Upper Lawrenceville works hard to fashion a new image
Deirdre Kane, a native of Upper Lawrenceville, is part of a new plan to transform McCandless Avenue into a green boulevard.
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McCandless Avenue is a steep shot down from Stanton Avenue to the Allegheny River, and it lies at the heart of a new neighborhood plan for Upper Lawrenceville.
Where it meets Butler Street, it could be the hub the neighborhood lacks. Where it meets the Allegheny, it could provide river access the neighborhood craves. And with strategically planted trees, curb cuts and landscaping, it could detour much of the stormwater that rushes down it.
The plan designates these roles for McCandless. It had the support of standing-room-only crowds at meetings in October, November and January at the Ancient Order of Hibernians hall on Carnegie Street, where residents poured out ideas to improve housing, greening and retail opportunities.
The western border on Butler intersects with 51st Street/Stanton, where the stone wall of the Allegheny Cemetery reinforces the division between Upper and Central Lawrenceville. Several blocks in, the intersection with McCandless could be activated for a warmer neighborhood welcome. The eastern border taps Morningside at 62nd Street; the southern border with Stanton Heights stutters along a wooded hillside full of dead ends and public steps.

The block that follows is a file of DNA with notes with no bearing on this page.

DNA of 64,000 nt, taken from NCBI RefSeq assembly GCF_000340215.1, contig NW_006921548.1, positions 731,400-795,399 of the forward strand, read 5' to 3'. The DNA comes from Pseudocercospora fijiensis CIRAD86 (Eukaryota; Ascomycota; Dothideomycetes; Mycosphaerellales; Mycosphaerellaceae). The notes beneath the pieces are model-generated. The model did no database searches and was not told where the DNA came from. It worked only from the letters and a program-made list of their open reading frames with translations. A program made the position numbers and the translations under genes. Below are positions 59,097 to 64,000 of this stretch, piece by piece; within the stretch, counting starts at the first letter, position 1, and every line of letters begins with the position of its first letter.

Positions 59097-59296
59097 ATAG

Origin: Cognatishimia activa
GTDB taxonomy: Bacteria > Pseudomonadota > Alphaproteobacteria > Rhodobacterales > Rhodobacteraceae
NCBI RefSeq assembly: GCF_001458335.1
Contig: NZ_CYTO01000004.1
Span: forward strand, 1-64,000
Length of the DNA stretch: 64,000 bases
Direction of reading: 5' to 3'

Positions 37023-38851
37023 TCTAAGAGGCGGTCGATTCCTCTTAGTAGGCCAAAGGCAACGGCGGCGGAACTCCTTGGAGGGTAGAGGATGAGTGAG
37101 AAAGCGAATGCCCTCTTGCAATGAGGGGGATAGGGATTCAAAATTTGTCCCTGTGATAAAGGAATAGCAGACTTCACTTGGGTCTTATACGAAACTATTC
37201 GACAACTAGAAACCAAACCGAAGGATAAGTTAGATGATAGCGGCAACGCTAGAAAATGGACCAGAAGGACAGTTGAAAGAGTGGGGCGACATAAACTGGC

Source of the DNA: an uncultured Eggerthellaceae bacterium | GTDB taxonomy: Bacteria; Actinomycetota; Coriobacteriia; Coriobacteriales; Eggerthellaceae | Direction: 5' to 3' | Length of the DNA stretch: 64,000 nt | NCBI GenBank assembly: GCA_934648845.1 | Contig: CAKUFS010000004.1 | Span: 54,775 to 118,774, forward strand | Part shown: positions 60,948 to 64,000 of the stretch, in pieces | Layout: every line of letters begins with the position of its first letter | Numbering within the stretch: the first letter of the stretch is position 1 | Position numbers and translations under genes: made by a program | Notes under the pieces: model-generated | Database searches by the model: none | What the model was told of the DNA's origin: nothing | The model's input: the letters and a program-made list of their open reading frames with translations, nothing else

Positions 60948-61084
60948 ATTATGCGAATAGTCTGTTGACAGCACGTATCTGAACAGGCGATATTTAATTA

Market forces that have transformed Lower and Central Lawrenceville are already marching in, with new home buyers and storefronts on Butler. The planning process gives Upper Lawrenceville a way to direct the market to respond to its self-image -- distinct from its trendier, less industrial and increasingly expensive sisters.
"We are scared to death of gentrification in the 10th Ward," said Deirdre Kane, a 39-year-old native who, like many old-timers, still refers to the neighborhood that way. "We heard it from people from their 20s to their 70s: 'I don't want to be priced out of my house.' "
Most homes are modest and working class. Many offer sweat-equity opportunities appealing to young people.